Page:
Harrison Ford seemed to figure out in the middle of his career that what makes an action movie hero great is when he almost loses every time.  You see that in Indiana Jones and in the Fugitive.  He is so close to being caught so many times and gets beat pretty bad by a man with one arm.

The special effects also hold up.  The train crash still looks convincing.  The writing is very well done and surprises me.  Just an overall great movie.

11. Bridget Jones Diary- This technically counts as two good adaptations- Pride and Prejudice and Bridget Jones Diary by Helen Fielding.  It even could be considered an homage to the 1995 miniseries starring Collin Firth who is in this film and playing a man named Darcy.

Renee Zellweger, who I normally don’t like, is very funny as Bridget.  She tries to do everything right but ends up messing everything up.  Aside from maybe You’ve Got Mail, this is the movie I tend to quote to other people most of the time.  So many good lines.

My favorite is ‘“You seem to go out of your way to make me feel like an idiot every time you see me, and you really needn’t bother. I already feel like an idiot most of the time.” 

Another movie that is at least tangentially about work and the dreams of the modern woman for love, success and friends.

12. Sound of Music- The original play was written off of a book by Maria Von Trapp which I am told is pretty boring.  Rogers and Hammerstein took said story and turned it into a starring vehicle for Mary Martin, which is fine except Martin has a small musical range.

When they adapted it into a movie they removed 3 of the songs that didn’t work and added a new song I Have Confidence.  They also rearranged certain scenes so the Lonely Goat-herder song comes before the party and My Favorite Things comes when the children are scared.  That makes much more sense.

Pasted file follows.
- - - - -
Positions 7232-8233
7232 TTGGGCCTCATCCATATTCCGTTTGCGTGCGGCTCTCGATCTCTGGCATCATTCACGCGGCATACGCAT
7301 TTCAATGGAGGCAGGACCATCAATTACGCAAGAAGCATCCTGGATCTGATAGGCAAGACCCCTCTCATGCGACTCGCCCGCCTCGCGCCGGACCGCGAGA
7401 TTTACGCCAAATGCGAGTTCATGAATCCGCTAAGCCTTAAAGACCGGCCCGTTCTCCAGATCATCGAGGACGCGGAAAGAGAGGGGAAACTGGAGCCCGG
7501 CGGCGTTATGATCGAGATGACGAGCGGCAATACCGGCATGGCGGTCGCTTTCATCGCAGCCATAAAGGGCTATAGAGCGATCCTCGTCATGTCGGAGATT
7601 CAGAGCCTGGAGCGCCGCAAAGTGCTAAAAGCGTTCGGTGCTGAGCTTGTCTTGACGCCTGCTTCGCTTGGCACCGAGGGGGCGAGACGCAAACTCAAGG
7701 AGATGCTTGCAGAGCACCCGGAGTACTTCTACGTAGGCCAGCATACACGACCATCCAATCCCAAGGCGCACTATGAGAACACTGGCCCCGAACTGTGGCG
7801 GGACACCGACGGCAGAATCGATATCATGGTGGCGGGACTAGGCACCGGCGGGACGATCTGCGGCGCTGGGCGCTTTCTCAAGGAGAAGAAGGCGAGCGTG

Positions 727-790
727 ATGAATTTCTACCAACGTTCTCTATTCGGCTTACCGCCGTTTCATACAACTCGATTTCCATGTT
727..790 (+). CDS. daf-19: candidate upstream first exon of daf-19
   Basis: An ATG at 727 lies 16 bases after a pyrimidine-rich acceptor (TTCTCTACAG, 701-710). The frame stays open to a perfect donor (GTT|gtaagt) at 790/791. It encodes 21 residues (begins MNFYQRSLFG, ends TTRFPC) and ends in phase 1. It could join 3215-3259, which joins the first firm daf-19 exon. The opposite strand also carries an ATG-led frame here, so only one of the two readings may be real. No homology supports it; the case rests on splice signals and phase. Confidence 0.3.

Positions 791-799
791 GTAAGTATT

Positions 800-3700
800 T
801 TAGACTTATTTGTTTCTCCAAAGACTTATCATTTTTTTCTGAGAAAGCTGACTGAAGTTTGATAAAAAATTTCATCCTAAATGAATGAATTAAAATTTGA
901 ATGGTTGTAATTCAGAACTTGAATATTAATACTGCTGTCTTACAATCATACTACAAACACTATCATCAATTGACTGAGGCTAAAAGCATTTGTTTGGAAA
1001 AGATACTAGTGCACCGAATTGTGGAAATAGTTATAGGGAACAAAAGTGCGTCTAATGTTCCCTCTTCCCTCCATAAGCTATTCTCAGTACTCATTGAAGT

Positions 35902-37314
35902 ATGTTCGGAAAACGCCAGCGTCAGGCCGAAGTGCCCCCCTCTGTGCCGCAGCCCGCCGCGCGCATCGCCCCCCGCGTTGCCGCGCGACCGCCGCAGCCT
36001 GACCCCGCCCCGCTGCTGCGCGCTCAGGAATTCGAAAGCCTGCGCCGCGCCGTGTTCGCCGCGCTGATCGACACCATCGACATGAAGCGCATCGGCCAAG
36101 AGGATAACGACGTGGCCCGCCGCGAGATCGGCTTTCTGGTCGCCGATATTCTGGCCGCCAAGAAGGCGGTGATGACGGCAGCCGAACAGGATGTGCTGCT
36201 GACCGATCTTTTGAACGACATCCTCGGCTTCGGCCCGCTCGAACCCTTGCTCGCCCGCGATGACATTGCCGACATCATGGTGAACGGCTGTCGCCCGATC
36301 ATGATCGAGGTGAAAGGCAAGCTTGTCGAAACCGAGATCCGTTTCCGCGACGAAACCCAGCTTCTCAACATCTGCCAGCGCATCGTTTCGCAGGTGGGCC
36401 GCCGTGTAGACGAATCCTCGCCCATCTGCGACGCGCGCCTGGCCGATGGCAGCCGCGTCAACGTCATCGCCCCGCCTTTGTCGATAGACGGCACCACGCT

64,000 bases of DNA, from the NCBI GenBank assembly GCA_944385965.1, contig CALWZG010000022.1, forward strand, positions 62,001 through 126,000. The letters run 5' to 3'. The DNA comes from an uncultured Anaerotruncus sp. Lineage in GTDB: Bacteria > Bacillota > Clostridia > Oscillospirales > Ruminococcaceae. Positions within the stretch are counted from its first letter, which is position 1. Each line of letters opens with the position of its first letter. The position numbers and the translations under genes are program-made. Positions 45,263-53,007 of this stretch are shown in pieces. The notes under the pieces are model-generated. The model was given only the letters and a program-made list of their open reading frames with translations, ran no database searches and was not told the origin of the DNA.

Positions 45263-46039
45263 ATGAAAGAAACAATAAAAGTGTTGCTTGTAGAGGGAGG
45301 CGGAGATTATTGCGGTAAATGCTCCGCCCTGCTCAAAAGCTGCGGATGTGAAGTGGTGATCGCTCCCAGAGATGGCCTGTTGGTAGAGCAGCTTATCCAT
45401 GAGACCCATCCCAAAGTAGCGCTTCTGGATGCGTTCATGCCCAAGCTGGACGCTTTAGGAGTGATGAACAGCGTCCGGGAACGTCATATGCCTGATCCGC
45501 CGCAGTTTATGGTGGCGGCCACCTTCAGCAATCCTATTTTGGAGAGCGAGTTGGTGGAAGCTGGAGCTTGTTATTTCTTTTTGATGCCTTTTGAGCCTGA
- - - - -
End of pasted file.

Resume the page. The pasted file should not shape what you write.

It is one of my favorite movies and I recently went to a Rogers and Hammerstein concert at the Utah Symphony.  When they played Eidelweiss it made me cry.  I can’t even explain it.  It’s just so touching.  (Don’t even get me started with the recent Sound of Music Live atrocity!)

I would also say that West Side Story is a stronger movie than play too.  In fact, a bunch of musicals are that way.

As Good As the Book- There are so many I could have picked that are amazing adaptations but I can’t really say they are better than the book because both the movie and books are fabulous.

To Kill a Mockingbird, Anne of Green Gables, All Jane Austen (seriously everything from Clueless to Pride and Prejudice has a remarkable winning streak for Miss Austen), North and South, Shakespeare adaptations, are all great movies and books.

Same holds true for Harry Potter, Jane Eyre and Christmas Carol.  The movies and books are both good.

What adaptations, remakes and reboots are your favorite?  Which one’s do you think are better than the source material?

 

 

 

 

Princess Bride